Pensions/Employee Benefits & Actions

 

Expenditures for employee retirement plans, health insurance, and other benefits, comprise a relatively small portion of total state spending. However, as public employee demographics shift and greater segments of the public sector workforce approach retirement, many states are reexamining the financial costs of promised benefits. Gradual policy and fiscal reforms are being implemented across states to reduce the future budgetary impacts of pensions without drastically undermining the retirement security of present employees or retirees.

Staff Contact: Michael Streepey

NASBO Publications

  • The latest edition of NASBO’s State Expenditure Report finds that for the first time in the history of the State Expenditure Report total state spending declined in fiscal 2012, due to the combination of state funds slowly increasing and federal funds rapidly declining. It is estimated that expenditures returned to more typical growth levels in fiscal 2013 as both state and federal funds moderately increased.
  • After several years of slow recovery in the national economy, fiscal distress is finally beginning to subside for most states. However, the unemployment rate continues to remain high and the economic recovery is relatively weak compared to other post-recessionary periods. Thus, state operating budgets likely will be constrained by elevated expenditure pressures and slow revenue growth in the upcoming fiscal year.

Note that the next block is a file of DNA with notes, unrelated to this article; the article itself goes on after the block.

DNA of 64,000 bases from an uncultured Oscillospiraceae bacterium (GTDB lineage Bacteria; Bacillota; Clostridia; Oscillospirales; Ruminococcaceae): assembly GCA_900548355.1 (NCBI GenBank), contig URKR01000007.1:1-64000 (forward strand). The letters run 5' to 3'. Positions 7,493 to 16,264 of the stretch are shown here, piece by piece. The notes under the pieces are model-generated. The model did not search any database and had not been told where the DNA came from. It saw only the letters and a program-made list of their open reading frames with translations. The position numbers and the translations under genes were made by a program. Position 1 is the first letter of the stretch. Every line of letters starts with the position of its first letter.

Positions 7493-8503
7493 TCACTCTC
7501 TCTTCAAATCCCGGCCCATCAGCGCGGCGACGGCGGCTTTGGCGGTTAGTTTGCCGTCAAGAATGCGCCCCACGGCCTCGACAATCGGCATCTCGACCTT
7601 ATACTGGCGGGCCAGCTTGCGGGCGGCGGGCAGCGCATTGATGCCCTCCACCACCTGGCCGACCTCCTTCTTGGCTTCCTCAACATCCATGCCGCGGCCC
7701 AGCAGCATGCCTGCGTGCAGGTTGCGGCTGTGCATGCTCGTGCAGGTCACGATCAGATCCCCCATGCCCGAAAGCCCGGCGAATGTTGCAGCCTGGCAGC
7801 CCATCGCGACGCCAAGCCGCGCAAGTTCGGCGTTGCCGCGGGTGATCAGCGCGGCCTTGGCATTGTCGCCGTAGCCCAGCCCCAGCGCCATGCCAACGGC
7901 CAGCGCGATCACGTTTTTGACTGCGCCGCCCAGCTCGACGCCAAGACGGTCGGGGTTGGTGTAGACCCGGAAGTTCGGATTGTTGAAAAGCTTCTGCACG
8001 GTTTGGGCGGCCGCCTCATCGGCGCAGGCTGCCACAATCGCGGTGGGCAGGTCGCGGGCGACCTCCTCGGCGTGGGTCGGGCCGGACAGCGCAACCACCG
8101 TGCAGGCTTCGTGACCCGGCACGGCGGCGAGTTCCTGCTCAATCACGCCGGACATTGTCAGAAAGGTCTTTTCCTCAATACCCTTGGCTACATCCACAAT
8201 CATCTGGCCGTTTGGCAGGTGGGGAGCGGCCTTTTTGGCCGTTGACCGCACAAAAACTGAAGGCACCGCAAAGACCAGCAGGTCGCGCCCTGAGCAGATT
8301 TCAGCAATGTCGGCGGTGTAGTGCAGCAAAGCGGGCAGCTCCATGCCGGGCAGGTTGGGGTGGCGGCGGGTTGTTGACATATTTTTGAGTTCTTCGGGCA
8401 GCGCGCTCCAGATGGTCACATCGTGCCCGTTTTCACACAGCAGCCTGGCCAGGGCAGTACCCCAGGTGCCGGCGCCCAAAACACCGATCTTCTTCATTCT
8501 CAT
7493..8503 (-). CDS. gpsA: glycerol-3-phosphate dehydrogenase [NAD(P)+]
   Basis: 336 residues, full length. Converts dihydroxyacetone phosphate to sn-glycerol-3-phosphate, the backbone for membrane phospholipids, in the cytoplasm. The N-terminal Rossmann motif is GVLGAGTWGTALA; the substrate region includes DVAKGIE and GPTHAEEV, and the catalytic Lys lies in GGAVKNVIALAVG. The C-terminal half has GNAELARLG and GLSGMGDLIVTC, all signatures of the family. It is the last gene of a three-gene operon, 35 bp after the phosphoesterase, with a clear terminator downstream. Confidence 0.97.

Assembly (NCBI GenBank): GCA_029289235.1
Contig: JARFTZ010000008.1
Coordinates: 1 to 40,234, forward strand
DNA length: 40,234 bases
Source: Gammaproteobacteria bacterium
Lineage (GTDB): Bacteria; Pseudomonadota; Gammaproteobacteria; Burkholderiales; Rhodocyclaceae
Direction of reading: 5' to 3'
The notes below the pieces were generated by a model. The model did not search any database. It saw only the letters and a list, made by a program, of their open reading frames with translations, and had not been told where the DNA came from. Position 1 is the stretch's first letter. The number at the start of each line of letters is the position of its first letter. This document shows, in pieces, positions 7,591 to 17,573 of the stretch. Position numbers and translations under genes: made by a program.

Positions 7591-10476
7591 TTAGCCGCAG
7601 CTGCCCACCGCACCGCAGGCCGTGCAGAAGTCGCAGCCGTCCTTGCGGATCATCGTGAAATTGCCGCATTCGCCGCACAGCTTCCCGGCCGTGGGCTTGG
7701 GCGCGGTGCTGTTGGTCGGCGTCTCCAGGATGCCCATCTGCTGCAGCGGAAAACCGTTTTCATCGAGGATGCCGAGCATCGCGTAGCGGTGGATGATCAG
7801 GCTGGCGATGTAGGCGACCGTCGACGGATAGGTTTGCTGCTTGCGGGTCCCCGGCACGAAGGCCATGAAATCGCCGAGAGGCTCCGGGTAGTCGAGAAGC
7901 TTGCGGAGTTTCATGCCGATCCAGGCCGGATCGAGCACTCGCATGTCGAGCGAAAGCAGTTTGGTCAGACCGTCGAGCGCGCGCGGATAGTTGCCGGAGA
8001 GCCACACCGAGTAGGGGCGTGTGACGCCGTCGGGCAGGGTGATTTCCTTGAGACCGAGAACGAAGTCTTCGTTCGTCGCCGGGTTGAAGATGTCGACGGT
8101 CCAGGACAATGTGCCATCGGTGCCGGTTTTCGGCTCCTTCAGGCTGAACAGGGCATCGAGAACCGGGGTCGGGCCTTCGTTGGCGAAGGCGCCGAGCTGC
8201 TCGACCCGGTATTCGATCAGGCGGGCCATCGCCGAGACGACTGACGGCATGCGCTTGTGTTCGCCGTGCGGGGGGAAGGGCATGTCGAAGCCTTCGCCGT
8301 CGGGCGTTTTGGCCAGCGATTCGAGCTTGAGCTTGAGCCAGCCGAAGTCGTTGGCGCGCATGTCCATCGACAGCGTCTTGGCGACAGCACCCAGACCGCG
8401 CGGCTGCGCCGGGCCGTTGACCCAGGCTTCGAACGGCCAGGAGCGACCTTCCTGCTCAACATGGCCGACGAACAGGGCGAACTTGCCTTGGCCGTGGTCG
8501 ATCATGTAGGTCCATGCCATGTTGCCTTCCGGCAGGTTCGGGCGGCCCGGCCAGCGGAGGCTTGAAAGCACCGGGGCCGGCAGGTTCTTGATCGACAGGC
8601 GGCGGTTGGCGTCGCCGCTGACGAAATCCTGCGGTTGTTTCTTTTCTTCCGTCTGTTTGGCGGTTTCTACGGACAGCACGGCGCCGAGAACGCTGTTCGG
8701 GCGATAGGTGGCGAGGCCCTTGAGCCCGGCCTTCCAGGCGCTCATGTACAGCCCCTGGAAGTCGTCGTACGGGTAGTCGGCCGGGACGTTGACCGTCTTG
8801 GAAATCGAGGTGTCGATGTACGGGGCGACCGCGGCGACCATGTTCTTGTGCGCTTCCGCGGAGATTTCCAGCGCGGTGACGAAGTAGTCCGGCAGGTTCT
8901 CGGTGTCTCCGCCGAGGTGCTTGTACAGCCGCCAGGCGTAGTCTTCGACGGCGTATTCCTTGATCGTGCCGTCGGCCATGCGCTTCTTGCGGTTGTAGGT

• The latest edition of NASBO’s State Expenditure Report finds that the recent improvement in the national economy has not translated to strong growth in total state spending. This is largely due to the fact that state revenues have not increased as fast as Recovery Act funds have declined, leading to a unique situation in which total state expenditure growth has slowed during the same time that the national economy has been improving.

Recently Released Reports